Monday, June 18, 2012

Five Tips for Underwriters

So if you're anything like me (Mark), you underwrite. A lot. You underwrite so hardcore it'd make a picture book look like a phone book by comparison. Your ms, printed out, would be mistaken for a pamphlet. Your word count is lower than your weight.

Luckily, you have me to help you. I'm so nice, aren't I?

Five Tips to Turn Your Underwriting-Self into a Master of Life, the Universe, and Everything Writing-Related:

1. Describe.
Descriptions bring your setting and characters to life. They allow us, the readers, to view the world the way the author intended us to. Underwriters frequently leave out descriptions, allowing the reader to interpret the way things look and feel in their own fashion. I don't recommend this. I recommend appealing to all of a reader's senses. What does your character feel, see, hear, taste, and touch?

2. Details.
Too often, underwriters forget to include the deets. Without details, we as the reader can feel lost or disconnected. So long as they're relevant, never forget to include the small things— the streak of gray in the mom's hair; the love interest's slightly endearing lisp; the MC's nervous ticks.

3. Prose.
We underwriters love literary fiction but could never write it. We cower in fear at the five-letter word that starts with P.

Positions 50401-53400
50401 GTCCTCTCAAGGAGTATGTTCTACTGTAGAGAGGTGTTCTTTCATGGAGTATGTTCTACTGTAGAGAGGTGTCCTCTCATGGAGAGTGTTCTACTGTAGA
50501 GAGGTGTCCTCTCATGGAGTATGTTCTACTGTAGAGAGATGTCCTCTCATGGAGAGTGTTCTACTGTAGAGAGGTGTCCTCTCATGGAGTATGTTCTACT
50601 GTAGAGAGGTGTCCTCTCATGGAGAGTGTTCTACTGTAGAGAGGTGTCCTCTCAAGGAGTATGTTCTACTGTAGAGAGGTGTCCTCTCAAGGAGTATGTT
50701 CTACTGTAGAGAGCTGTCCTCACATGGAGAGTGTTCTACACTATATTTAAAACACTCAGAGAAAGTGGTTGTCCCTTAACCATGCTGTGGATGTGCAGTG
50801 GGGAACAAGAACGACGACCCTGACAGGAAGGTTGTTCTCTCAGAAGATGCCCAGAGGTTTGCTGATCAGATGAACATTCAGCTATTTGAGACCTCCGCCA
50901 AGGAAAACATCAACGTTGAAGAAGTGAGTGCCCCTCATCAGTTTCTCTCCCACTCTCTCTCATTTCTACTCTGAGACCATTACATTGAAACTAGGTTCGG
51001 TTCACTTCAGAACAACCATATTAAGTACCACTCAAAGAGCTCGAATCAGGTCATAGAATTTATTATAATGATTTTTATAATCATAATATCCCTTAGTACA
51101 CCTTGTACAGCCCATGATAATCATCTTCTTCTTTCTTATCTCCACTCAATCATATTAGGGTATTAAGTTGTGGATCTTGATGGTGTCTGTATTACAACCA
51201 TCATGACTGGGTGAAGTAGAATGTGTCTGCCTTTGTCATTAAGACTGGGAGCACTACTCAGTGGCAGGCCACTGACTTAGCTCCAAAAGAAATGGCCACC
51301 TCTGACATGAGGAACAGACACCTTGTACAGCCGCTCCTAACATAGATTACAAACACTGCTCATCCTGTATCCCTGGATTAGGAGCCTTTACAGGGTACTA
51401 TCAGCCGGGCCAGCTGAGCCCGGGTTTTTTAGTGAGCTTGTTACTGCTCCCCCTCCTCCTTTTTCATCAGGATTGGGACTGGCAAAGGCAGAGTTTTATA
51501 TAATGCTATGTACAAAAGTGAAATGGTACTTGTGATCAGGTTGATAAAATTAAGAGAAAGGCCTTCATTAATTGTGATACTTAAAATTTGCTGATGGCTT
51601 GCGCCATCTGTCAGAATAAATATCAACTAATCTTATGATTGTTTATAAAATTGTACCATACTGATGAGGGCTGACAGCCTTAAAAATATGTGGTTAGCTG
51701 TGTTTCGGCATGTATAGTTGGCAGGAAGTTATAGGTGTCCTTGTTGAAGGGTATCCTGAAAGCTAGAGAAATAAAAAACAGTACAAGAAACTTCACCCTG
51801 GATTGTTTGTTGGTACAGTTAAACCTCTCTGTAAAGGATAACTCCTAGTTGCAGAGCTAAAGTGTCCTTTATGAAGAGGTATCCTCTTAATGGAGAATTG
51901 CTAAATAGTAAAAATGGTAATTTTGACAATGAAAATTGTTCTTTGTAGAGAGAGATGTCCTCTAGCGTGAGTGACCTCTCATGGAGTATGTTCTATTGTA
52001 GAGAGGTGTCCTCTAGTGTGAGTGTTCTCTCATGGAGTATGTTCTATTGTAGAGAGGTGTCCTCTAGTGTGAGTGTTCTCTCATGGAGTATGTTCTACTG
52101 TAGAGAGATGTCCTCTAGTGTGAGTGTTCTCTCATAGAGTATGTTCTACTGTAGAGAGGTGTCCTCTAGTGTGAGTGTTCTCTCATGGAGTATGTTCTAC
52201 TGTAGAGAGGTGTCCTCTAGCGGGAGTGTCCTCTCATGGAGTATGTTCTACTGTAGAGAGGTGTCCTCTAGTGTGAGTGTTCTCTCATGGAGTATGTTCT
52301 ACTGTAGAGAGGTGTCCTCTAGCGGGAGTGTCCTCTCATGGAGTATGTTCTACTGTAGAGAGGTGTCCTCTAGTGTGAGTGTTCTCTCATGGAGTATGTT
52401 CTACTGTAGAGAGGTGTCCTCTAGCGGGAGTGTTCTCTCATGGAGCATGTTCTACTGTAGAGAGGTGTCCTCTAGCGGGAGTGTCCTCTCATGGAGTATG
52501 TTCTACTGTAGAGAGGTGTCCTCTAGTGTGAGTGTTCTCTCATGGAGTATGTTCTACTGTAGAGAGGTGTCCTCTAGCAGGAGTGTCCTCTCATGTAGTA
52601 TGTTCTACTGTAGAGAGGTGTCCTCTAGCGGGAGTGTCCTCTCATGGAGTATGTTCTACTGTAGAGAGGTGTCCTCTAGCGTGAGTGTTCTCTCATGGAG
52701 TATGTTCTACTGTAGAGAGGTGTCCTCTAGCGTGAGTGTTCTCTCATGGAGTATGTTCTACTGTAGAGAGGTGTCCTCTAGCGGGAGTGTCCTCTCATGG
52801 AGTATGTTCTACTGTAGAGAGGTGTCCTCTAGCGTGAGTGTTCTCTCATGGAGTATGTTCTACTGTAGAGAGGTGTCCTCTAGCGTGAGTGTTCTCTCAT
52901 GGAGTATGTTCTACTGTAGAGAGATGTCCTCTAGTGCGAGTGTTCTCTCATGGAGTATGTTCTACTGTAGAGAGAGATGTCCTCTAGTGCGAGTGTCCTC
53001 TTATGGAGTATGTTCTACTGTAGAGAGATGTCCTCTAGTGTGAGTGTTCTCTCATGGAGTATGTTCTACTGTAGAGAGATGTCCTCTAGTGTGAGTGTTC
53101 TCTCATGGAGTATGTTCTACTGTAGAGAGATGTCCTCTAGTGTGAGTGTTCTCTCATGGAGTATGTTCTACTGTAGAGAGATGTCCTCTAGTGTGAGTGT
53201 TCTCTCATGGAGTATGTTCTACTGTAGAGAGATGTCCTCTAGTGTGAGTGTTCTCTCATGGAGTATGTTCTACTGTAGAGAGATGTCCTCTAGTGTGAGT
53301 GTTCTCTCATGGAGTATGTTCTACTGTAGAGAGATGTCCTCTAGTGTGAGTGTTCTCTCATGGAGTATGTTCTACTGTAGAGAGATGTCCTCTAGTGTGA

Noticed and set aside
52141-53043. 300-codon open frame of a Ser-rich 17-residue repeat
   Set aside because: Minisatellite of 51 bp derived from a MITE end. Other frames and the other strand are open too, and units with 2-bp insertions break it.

Even if you're writing something totally commercial, try infusing your work with some prose. Just try it. Describe the way the rain on the tin roof feels like a heartbeat or whatever. You have express written permission from me to delete all that prose as soon as you write it, but who knows? Maybe, even if it doesn't fit, you'll find you like describing the leaves dancing as they fall like cigarette ashes. Or something.

4. Pacing.
I know, I know. We underwriters just have such amazing plots and characters we want to get right into the heart of them.
Slow down, killer.
We need to make sure we have the five basic story parts (exposition, rising action, climax, falling action, conclusion). But we don't have to neglect everything else to get our stories there. Make sure your novel isn't moving along at breakneck speed. If you find it is, refer to tips 1, 2, 3, and 5.

5. Secondary stuff.
These include subplots, deuteragonists (protagonist's posse), secondary characters, etc. Though you don't need 4,192 characters (you're not George R. R. Martin, my friend), it's a good idea to use more characters besides the main ones as supports or foils for your MCs.
Also, subplots (side quests, getting the girl before the big football game, etc.) should enhance your overall story. They shouldn't be like in sitcoms, where they have nothing to do with the main storyline. If a subplot isn't contributing to the main plot, delete it.

Are you an underwriter or an overwriter? Leave your answer in the comments and make sure to check back on Saturday for Amy's tips for overwriters!


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